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Melvins | ‘Basses Loaded’ & ‘Three Men And A Baby’

The wacky Melvins steam train comes running into town again.

I can’t deny it, seeing them in the Black Box in 2007 was a pivotal moment for me.

That night, they were heavy, humorous and genuinely inventive. The two drummer set up, the guitar tone. Everything about them was immense.

However, they have spent the next decade undoing all of that by releasing a series of sub standard albums (five) and one good LP (which was a covers LP).

Having reviewed 2013’s ‘Tres Carbones’ and Buzz’s solo effort, I swore I’d never review another record by them.

They were just taking the piss.

On top of that, ‘Three Men and a Baby’ (which had been recorded in 1999) was finally released. Now, because of when it was recorded, I took a chance and bought it.

One tells a sad tale of a once great band going down the toilet, while another is utterly brilliant.

The schizophrenic nature of the Melvins continues unabated.

Basses Loaded

The LP beings with ‘The Decay of Lying’ (which has Steve McDonald from hardcore inspired power poppers Redd Kross and generic hardcore “supergroup” OFF!). It’s a six minute dirge which has little in the way of excitement, groove or songwriting.

This is going to be a long record…..

Hang on. ‘Choco Plumbing’ is a hell of a lot better. A decent groove. Passable riff. And err… that’s it really. For the rest of the album. Oh, they do ‘Take Me Out to the Ball Game.’ Yes.

If you thought ‘Tres Carbones’ was bad, this one will amaze you at how deathly dull it is. I’ve forced myself to play it three times for the purposes of this review and each time I struggle to pay attention to it.

There is no imagination here whatsoever. Buzz is seemingly content to just chug away, Dale doesn’t impose himself on the listener and the variety of bassists do nothing to liven proceedings.

I have no hesitation in saying that this record epitomises everything that’s wrong with “alternative” music today: the cult of personality (“wow, a new Melvins album. It’ll be cool, have they ever made a shit record”), the fetishisation of physical formats (most of these tracks have been previously released in limited edition vinyl over the past year and a half) and the sheer monotony of the song writing.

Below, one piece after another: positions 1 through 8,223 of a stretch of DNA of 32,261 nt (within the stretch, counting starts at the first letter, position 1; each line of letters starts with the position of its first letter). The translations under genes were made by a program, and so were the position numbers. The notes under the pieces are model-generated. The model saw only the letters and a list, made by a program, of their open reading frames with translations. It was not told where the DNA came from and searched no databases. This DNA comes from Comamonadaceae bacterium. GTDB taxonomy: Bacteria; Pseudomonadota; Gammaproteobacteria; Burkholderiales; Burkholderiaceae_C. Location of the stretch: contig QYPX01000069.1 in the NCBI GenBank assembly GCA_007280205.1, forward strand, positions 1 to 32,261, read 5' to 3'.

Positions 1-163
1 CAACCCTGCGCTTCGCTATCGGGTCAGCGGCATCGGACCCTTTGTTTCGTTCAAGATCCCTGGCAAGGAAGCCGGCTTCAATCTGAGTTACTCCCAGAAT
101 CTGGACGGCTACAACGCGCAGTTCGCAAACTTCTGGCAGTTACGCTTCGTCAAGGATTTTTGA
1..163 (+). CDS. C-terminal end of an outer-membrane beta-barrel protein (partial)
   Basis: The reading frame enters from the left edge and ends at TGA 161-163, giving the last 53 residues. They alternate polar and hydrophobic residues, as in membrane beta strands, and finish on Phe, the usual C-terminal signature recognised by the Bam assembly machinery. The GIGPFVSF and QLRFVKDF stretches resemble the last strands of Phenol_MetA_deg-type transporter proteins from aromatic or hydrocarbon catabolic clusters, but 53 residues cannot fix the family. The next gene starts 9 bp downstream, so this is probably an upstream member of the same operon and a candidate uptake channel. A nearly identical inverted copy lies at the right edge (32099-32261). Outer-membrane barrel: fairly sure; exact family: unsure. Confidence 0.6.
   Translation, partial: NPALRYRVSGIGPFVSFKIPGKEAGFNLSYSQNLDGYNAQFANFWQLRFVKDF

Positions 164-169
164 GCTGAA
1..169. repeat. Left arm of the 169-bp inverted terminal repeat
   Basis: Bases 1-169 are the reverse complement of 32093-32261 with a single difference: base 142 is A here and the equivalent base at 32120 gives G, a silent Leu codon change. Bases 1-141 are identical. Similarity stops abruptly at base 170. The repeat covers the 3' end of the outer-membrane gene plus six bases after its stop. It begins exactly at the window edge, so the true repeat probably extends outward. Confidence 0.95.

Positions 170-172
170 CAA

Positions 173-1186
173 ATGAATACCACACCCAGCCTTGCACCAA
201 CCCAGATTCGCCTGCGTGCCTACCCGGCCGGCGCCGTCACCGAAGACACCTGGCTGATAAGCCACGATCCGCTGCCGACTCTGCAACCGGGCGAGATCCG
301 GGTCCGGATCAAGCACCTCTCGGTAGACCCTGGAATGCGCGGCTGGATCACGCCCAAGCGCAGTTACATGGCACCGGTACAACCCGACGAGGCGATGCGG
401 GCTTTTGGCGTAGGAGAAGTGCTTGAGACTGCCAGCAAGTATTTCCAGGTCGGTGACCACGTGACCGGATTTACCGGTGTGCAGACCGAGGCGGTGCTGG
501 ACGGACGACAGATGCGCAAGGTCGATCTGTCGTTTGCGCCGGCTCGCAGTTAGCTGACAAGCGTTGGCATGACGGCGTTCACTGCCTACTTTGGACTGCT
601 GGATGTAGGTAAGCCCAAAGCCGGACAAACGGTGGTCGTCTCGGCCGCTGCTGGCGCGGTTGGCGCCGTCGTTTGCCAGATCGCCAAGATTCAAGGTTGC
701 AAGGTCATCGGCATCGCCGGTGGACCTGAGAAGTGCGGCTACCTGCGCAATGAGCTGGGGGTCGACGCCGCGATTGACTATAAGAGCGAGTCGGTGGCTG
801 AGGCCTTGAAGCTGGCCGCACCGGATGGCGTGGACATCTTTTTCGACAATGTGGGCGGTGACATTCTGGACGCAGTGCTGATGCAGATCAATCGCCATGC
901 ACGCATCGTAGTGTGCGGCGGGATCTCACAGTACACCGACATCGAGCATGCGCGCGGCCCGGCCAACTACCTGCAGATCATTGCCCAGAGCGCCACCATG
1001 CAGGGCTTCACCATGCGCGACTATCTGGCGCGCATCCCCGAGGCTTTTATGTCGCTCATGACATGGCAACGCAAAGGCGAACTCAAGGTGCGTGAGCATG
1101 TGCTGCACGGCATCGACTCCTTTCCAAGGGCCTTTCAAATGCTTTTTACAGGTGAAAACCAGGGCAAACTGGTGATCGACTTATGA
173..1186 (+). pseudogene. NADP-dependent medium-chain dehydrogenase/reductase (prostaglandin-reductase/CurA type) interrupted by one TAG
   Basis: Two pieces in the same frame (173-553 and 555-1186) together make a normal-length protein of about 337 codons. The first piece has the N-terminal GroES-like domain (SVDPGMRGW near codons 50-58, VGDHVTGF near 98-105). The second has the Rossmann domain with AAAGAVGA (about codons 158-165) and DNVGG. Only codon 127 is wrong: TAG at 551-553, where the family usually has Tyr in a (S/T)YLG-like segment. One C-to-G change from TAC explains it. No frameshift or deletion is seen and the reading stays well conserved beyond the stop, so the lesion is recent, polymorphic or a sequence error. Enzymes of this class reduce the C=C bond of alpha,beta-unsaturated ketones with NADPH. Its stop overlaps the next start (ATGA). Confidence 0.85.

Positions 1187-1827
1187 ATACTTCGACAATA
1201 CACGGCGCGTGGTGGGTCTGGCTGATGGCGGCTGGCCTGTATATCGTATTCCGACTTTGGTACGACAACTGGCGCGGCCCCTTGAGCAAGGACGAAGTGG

Stop giving them money for crap. They’ll get the message.

1.4 / 5

Three Men and a Baby

Right, let’s move onto a record that’ll make you remember what was so good about this band in the first place.

The bulk of this was recorded in 1999 and then (for reasons that seem to have been forgotten) shelved. Perhaps recording and releasing ‘The Maggot’ and ‘The Bootlicker’ in the same time period took it’s toll on them. Often regarded as a creative highlight, I was intrigued to hear this release.

Within two seconds of the opening song ‘Chicken n Dump’, you know this will be a classic Melvins album. Just listen to that guitar tone. It’s gorgeous. And with Mike Kunka from the underrated godheadSilo helping out on vocals and bass, it’s clear his contribution made Buzz and Dale step their game up.

If ‘Limited Teeth’ had ended up on ‘Basses Loaded’, it would be an utter plodder, devoid of excitement. On here, it’s an invigorating piece of rock with some killer drum fills and a neat lead break. The chorus of “I don’t like your kids/But you do” shows off the warped humour that’s been a Melvins trademark since 1983.

‘Read the Label (It’s Chili)’ has a bass line played through a flange pedal. The little end notes on the lower strings sound gorgeous, and never changes for the vast majority of the song. Big, big favourite of mine.

The big talking point is the cover of Public Image Ltd’s ‘Annalisa’, and for good reason: it’s a brilliant cover. Although a pretty straight version, the twin vocals match John Lydon’s original for utter derangement.

It’s safe to say that this is a brilliant LP. A career highlight. Up there with ‘(A) Senile Animal’, ‘Gluey Porch Treatment’ and ‘Pigs of the Roman Empire.’ I don’t care to know why we’re only hearing this now. I’m glad I’ve heard it.

3.9 / 5

Mediocre Modus Operandi

So, the decline of the band continues. It really has got to the stage where they’ll record anything and stick it out as a limited 7′ through Amphetamine Reptile Records, knowing that their fan base will lap it up.

I suppose it’s to be expected: they don’t sell millions of records so they have to tour constantly. And, by sticking records out, they justify going on tour.

But fuck me with a broomstick, there was a time when they made a fucking effort with their records. Even The Fall (their nearest peers in terms of output) don’t take the piss the way Buzz and co do. I can’t imagine Mark E. Smith recording football chants and putting it out.

Having said that, if they stick out records like ‘Three Men and a Baby’ more often, then I’d be behind them all the way. Unfortunately, those days are now few and far between.

Mediocrity seems to be the modus operandi for the band nowadays.

Christopher Owens ::: 04/06/16

One Comment
  1. Nails why I never persisted with them, they’re just too inconsistent.

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